University Clinic of Respiratory and Allergic Diseases, Golnik, Slovenia.

Digital anamorphosis is used to define a distorted image of health and care that may be viewed correctly using digital tools and strategies. MASK digital anamorphosis represents the process used by MASK to develop the digital transformation of health and care in rhinitis. It strengthens the ARIA change management strategy in the prevention and management of airway disease. The MASK strategy is based on validated digital tools. Using the MASK digital tool and the CARAT online enhanced clinical framework, solutions for practical steps of digital enhancement of care are proposed.
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http://dx.doi.org/10.1111/all.14422DOI Listing
January 2021

Cow's milk protein β-lactoglobulin confers resilience against allergy by targeting complexed iron into immune cells.

J Allergy Clin Immunol 2021 Jan 30;147(1):321-334.e4. Epub 2020 May 30.

The Interuniversity Messerli Research Institute of the University of Veterinary Medicine Vienna, Medical University Vienna and University Vienna, Vienna, Austria; Institute of Pathophysiology and Allergy Research, Center of Pathophysiology, Infectiology and Immunology, Medical University of Vienna, Vienna, Austria. Electronic address:

Background: Beta-lactoglobulin (BLG) is a bovine lipocalin in milk with an innate defense function. The circumstances under which BLG is associated with tolerance of or allergy to milk are not understood.

Objective: Our aims were to assess the capacity of ligand-free apoBLG versus loaded BLG (holoBLG) to protect mice against allergy by using an iron-quercetin complex as an exemplary ligand and to study the molecular mechanisms of this protection.

Methods: Binding of iron-quercetin to BLG was modeled and confirmed by spectroscopy and docking calculations. Serum IgE binding to apoBLG and holoBLG in children allergic to milk and children tolerant of milk was assessed. Mice were intranasally treated with apoBLG versus holoBLG and analyzed immunologically after systemic challenge. Aryl hydrocarbon receptor (AhR) activation was evaluated with reporter cells and Cyp1A1 expression. Treated human PBMCs and human mast cells were assessed by fluorescence-activated cell sorting and degranulation, respectively.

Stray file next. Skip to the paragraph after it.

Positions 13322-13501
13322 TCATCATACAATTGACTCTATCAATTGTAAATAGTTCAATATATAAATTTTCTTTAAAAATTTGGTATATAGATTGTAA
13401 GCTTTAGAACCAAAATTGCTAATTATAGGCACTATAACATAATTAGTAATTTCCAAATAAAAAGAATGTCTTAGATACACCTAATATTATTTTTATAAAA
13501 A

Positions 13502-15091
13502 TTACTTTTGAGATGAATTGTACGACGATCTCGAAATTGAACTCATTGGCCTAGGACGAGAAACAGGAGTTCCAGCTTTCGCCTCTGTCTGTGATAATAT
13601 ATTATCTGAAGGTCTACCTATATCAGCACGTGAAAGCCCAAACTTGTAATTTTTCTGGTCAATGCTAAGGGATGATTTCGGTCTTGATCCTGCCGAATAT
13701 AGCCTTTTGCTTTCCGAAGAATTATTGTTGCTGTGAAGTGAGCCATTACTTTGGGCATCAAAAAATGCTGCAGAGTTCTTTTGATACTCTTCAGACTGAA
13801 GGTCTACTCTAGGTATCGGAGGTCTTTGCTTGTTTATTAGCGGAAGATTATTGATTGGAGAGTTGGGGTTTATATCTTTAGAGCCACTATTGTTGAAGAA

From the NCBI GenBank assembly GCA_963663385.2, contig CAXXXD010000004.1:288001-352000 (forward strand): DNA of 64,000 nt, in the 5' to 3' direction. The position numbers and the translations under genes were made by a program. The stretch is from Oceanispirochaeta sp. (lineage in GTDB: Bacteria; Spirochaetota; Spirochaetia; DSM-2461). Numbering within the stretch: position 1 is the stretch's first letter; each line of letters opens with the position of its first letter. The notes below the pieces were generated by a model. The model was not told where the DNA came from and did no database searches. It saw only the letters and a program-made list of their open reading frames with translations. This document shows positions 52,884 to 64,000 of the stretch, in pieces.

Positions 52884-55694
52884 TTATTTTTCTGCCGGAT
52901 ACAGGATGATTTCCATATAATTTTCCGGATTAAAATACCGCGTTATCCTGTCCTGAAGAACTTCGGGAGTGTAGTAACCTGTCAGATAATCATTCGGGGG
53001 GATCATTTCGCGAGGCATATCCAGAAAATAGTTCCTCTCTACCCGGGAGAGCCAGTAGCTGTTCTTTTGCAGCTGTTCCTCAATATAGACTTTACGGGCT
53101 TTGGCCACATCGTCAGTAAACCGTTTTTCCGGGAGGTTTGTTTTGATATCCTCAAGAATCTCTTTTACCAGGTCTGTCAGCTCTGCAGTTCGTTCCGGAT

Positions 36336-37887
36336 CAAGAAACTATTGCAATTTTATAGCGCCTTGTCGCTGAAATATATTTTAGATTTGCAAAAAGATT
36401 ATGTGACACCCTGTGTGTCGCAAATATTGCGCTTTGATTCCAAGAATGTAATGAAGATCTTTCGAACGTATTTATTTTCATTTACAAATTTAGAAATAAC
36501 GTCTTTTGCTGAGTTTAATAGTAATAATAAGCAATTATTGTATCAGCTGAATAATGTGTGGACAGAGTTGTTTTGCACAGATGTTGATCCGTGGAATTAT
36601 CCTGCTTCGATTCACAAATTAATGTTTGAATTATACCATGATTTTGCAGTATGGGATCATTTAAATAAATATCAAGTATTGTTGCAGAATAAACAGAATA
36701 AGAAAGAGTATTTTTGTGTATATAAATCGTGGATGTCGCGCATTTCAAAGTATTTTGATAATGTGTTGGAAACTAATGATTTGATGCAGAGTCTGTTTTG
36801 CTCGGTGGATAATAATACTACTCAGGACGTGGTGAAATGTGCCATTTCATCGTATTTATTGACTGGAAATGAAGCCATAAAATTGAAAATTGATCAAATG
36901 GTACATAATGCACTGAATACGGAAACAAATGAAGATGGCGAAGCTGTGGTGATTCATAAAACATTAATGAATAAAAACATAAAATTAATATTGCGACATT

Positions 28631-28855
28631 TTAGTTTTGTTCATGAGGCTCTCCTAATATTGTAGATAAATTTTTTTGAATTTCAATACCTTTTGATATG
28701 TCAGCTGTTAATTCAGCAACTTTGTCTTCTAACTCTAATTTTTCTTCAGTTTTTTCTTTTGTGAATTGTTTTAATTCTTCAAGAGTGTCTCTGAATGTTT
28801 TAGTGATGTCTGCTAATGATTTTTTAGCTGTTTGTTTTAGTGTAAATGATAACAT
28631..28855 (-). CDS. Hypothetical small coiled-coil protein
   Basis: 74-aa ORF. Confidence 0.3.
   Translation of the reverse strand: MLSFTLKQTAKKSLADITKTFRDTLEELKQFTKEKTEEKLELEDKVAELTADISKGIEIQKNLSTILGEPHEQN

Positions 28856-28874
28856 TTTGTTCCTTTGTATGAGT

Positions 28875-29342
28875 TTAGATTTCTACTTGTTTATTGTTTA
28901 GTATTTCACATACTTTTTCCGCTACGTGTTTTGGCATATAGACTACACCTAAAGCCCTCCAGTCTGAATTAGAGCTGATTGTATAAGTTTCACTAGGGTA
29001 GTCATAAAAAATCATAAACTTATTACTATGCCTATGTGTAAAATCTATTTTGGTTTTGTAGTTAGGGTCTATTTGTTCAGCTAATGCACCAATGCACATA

Results: Modeling predicted masking of major IgE and T-cell epitopes of BLG by ligand binding. In line with this modeling, IgE binding in children allergic to milk was reduced toward holoBLG, which also impaired degranulation of mast cells. In mice, only treatments with holoBLG prevented allergic sensitization and anaphylaxis, while sustaining regulatory T cells. BLG facilitated quercetin-dependent AhR activation and, downstream of AhR, lung Cyp1A1 expression. HoloBLG shuttled iron into monocytic cells and impaired their antigen presentation.

Conclusion: The cargo of holoBLG is decisive in preventing allergy in vivo. BLG without cargo acted as an allergen in vivo and further primed human mast cells for degranulation in an antigen-independent fashion. Our data provide a mechanistic explanation why the same proteins can act either as tolerogens or as allergens.
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http://dx.doi.org/10.1016/j.jaci.2020.05.023DOI Listing
January 2021

Dysbiosis of the gut and lung microbiome has a role in asthma.

Semin Immunopathol 2020 02 18;42(1):75-93. Epub 2020 Feb 18.

The Interuniversity Messerli Research Institute, Medical University Vienna and University of Veterinary Medicine Vienna, Vienna, Austria.